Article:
I also feel kind of like the bad guy here, but it's interesting that men in fraternities came up in the comments, because a lot of times they are the exception with my students. They'll really only hang out with their brothers, and depending on the fraternity, can be really awful to women.
The high school students I work with today seem significantly more emotionally intelligent than those of my generation, especially the young men. They are aware of their own feelings and are better at separating their feelings from fact (i.e., they're more likely to say "I'm feeling X,Y,Z, negative emotion right now" than "Ugh, this teacher just hates me, what an *ss.") They're also better at seeing and accommodating emotions in other people. There's more awareness of and sympathy for mental health issues.
Here's an illustration: The other day, some of the students I coach were conversing and one young man asked how frequently they had a good cry. They all answered. And he said, "I think I'm overdue for a good cry," and his peers started suggesting good movies to induce tears.
It was an utterly shocking scene for me! Great, but nothing I would ever have expected.
Kids can be stunningly introspective and empathetic when you ask them to talk about their interpersonal issues. There's a real effort to perspective-taking that goes beyond what I encountered at that age.
Also, the students I work with have some selection bias, to be fair, but the ones I encounter as a whole care a lot about current events. It's like it's actually cool to know and care what's going on, and it's uncool not to. This is very different from how I grew up. I think a lot of them would agree with the statement "Being smart is cool and learning new things is fun" which seems simplistic, but isn't true to everyone. I think it's related to the pressure to get into college. This pressure to be more well-rounded in your interests is a double-edged sword: kids get social capital from being exposed to different ideas and cultivating interests, but it's also a difficult race to model yourself into some ideal.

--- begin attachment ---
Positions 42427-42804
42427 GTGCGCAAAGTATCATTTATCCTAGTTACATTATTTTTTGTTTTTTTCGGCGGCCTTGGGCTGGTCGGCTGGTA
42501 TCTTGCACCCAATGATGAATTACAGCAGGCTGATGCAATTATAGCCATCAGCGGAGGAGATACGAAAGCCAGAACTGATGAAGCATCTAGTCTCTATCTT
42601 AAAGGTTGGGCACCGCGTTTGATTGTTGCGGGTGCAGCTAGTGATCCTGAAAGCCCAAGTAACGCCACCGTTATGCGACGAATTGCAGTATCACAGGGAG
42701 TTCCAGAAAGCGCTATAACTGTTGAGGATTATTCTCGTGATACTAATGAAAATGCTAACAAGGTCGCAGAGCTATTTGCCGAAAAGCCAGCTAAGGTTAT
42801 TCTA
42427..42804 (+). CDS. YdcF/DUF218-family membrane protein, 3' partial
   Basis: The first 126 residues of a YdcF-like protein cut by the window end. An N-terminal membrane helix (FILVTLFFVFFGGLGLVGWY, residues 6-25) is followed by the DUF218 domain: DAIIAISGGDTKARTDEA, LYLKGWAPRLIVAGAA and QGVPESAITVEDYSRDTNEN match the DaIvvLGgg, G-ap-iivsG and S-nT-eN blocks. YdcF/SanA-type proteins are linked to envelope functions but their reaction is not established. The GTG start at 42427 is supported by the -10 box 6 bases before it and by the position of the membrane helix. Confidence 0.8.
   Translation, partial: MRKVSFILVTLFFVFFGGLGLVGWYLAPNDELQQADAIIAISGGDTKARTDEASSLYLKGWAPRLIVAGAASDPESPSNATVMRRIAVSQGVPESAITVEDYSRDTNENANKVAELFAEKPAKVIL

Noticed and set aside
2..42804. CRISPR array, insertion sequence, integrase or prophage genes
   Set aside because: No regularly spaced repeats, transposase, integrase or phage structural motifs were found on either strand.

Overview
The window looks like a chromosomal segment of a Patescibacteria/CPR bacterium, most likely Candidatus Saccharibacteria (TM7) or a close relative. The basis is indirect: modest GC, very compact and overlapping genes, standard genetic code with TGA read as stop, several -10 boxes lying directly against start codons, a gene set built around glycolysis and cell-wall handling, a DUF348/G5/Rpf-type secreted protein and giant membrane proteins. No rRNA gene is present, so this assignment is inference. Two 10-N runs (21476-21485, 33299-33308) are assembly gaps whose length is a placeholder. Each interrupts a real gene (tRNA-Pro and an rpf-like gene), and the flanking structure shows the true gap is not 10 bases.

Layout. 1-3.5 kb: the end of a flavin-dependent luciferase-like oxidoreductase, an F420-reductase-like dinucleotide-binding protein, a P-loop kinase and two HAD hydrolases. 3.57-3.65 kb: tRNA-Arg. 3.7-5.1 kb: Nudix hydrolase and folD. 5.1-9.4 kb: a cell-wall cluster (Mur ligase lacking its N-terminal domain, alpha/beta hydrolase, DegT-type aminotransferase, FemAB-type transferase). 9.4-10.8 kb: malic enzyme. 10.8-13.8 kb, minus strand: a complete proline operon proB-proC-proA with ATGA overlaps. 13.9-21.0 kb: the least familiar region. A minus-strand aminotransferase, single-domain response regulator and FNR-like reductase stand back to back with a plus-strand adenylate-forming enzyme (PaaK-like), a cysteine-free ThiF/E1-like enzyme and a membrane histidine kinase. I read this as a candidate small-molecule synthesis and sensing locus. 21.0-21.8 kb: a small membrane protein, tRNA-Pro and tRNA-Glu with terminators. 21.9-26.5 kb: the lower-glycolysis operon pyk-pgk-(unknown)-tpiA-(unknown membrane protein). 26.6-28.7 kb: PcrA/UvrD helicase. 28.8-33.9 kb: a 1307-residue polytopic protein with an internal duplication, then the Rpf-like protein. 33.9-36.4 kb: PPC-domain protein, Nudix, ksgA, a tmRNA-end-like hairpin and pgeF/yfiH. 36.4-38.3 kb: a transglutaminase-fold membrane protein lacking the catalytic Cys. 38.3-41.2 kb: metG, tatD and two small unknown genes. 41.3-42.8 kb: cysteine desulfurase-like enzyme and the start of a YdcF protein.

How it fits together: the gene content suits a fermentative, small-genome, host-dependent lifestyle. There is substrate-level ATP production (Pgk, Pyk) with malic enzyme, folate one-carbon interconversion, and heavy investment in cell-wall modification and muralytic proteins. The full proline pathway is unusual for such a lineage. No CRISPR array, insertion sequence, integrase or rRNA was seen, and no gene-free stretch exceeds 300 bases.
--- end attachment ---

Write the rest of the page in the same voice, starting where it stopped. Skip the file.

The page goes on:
Not Afraid To Be NiceGiphy
Students are not afraid to just be nice to each other. I teach elementary art and it is so nice when a kid who is pretty unskilled in art show another kid their work, and instead of getting laughed at (like when I was in school) kids are just so sweet and will say things like "Wow, I really love that!". I hear kids telling other kids "I think your work is beautiful" or "I really like your ideas!" and I just think of when I was in art kids made fun of my work. In general I really don't see kids being bullies as much as they were when I was a kid. I went to school in a really nice district too with few problems but I was bullied. Kids here have a MUCH worse home life than kids at my old school and while they could choose to take it out on others.. they don't. Kids help each other too. They know if a student is "special" and will try to help that student out. They'll offer to walk them to the bathroom, or help them with their drawing, or very politely tell them to be careful with things.